Red Sox ace left-hander Chris Sale spoke with the media on Tuesday for the first time since undergoing Tommy John surgery late last month.
Speaking via a conference call with several reporters, the 31-year-old said that he’s “really happy” with where he’s at right now and he’ll get his cast taken off sometime on Thursday.
From there, Sale said that he will “probably” begin the rehab process at JetBlue Park in Fort Myers, but if worst comes to worst in regards to the nationwide COVID-19 pandemic, he could start working out again at his own house in nearby Naples.
“We could have done this six months ago,” Sale said in regards to the procedure. “But I’m okay with that. I didn’t want to jump the gun, I wanted to make sure this was something that needed to be done.”
After being shut down last August due to inflammation in his left elbow, Sale was eventually given the go-ahead to begin throwing again right around Thanksgiving.
Heading into the start of spring training, Sale was completely healthy outside of a bout of pneumonia he dealt with earlier in the year.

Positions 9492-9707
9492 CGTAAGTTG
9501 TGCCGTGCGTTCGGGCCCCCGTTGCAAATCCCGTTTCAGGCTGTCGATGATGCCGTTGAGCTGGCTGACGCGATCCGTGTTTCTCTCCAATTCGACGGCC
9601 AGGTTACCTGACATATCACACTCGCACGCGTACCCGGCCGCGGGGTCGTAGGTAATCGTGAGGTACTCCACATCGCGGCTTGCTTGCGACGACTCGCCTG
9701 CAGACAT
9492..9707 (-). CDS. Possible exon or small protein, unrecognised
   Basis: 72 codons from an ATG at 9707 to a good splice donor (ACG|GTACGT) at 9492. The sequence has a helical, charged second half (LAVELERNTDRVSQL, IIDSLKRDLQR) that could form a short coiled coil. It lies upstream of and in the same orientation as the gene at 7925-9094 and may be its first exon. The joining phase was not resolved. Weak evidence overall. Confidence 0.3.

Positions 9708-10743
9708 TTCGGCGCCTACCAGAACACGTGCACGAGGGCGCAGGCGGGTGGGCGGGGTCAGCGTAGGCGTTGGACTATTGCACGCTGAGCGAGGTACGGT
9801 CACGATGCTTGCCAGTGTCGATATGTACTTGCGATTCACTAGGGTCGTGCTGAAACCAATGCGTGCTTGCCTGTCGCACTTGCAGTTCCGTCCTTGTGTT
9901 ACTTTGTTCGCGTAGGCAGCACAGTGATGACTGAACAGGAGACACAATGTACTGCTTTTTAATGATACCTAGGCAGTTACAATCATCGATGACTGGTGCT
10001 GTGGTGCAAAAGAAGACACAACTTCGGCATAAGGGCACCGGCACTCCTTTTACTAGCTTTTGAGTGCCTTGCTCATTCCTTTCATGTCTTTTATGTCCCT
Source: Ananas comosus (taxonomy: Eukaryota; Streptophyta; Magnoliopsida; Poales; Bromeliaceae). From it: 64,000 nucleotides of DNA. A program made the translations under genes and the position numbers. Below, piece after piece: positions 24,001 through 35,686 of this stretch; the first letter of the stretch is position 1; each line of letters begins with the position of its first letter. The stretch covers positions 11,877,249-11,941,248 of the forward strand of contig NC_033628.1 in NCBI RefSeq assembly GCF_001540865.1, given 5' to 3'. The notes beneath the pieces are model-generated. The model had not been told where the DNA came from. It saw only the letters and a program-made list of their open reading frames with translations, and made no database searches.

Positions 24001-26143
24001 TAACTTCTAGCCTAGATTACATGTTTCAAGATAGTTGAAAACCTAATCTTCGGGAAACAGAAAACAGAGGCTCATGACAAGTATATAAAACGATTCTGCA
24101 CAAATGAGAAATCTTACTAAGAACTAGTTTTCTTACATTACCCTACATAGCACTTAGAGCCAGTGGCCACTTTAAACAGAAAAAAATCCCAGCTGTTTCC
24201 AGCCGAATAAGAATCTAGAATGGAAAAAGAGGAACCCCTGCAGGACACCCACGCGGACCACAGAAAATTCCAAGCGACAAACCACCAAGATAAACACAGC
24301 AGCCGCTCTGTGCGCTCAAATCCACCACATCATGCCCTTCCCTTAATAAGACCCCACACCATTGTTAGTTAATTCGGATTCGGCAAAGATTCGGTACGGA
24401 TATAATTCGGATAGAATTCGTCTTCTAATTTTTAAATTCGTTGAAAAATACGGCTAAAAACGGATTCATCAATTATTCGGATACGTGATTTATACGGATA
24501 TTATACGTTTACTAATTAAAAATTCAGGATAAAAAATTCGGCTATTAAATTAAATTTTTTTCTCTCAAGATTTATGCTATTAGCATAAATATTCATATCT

“I truly thought I was in the clear,” the hurler said. “I had all the confidence in the world coming into spring training that my arm was going to be as good, if not better, than it was my entire career.”
That turned out not to be the case though, as Sale experienced soreness in his left elbow in early March, shortly after he faced live hitters for the first time since before he was shut down last August.
Later diagnosed with a flexor tendon strain, Sale was prescribed a two-week period of rest and did not begin throwing again until the middle of March.
Even after that period of rest, Sale again experienced discomfort in his left elbow while throwing and that’s ultimately how the decision for the Florida native to undergo Tommy John was reached.
“It was a punch to the gut,” he said. “It was tough to let my teammates down.”
As tough as it may have been, Sale did say that he “sleep[s] easier knowing we did everything we could. We turned over every stone.”
Sale’s rotation-mate Nathan Eovaldi has undergone Tommy John surgery twice in his career. When seeking advice from Eovaldi, Sale was advised to “set little goals” for himself and to not look at the recovery process as a year-long endeavor, but instead focus on two weeks at a time.
“I have a chip on my shoulder,” Sale said. “Well, I guess I have a chip in my elbow, too.”
The typical recovery time for Tommy John surgery is usually 14-15 months, so we probably won’t see Sale on a big league mound again until June 2021 at the earliest.
On a positive note, Sale did say that he throws a “mean” right-handed cutter with a wiffle ball to his sons, so that’s pretty neat.